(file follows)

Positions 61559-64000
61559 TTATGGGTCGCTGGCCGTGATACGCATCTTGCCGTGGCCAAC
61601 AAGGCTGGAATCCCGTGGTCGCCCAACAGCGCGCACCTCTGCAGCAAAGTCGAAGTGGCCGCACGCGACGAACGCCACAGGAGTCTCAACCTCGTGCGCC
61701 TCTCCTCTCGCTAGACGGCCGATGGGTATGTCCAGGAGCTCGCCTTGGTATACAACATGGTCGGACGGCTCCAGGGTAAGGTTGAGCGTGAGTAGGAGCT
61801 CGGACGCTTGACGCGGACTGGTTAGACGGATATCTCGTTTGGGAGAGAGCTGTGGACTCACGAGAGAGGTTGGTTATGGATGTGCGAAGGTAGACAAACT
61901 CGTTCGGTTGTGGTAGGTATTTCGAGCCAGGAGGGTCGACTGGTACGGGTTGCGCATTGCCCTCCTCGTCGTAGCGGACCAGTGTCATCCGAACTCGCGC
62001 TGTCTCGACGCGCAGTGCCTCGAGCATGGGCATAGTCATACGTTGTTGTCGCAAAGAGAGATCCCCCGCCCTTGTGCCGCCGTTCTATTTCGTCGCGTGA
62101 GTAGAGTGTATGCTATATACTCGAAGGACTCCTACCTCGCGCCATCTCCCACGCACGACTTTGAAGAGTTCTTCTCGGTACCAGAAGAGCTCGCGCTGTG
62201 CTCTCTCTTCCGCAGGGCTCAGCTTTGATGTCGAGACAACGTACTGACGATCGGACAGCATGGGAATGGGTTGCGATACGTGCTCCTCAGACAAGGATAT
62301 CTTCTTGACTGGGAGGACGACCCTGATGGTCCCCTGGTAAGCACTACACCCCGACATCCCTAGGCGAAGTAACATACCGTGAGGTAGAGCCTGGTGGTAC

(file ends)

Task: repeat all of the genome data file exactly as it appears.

Positions 61559-64000
61559 TTATGGGTCGCTGGCCGTGATACGCATCTTGCCGTGGCCAAC
61601 AAGGCTGGAATCCCGTGGTCGCCCAACAGCGCGCACCTCTGCAGCAAAGTCGAAGTGGCCGCACGCGACGAACGCCACAGGAGTCTCAACCTCGTGCGCC
61701 TCTCCTCTCGCTAGACGGCCGATGGGTATGTCCAGGAGCTCGCCTTGGTATACAACATGGTCGGACGGCTCCAGGGTAAGGTTGAGCGTGAGTAGGAGCT
61801 CGGACGCTTGACGCGGACTGGTTAGACGGATATCTCGTTTGGGAGAGAGCTGTGGACTCACGAGAGAGGTTGGTTATGGATGTGCGAAGGTAGACAAACT
61901 CGTTCGGTTGTGGTAGGTATTTCGAGCCAGGAGGGTCGACTGGTACGGGTTGCGCATTGCCCTCCTCGTCGTAGCGGACCAGTGTCATCCGAACTCGCGC
62001 TGTCTCGACGCGCAGTGCCTCGAGCATGGGCATAGTCATACGTTGTTGTCGCAAAGAGAGATCCCCCGCCCTTGTGCCGCCGTTCTATTTCGTCGCGTGA
62101 GTAGAGTGTATGCTATATACTCGAAGGACTCCTACCTCGCGCCATCTCCCACGCACGACTTTGAAGAGTTCTTCTCGGTACCAGAAGAGCTCGCGCTGTG
62201 CTCTCTCTTCCGCAGGGCTCAGCTTTGATGTCGAGACAACGTACTGACGATCGGACAGCATGGGAATGGGTTGCGATACGTGCTCCTCAGACAAGGATAT
62301 CTTCTTGACTGGGAGGACGACCCTGATGGTCCCCTGGTAAGCACTACACCCCGACATCCCTAGGCGAAGTAACATACCGTGAGGTAGAGCCTGGTGGTAC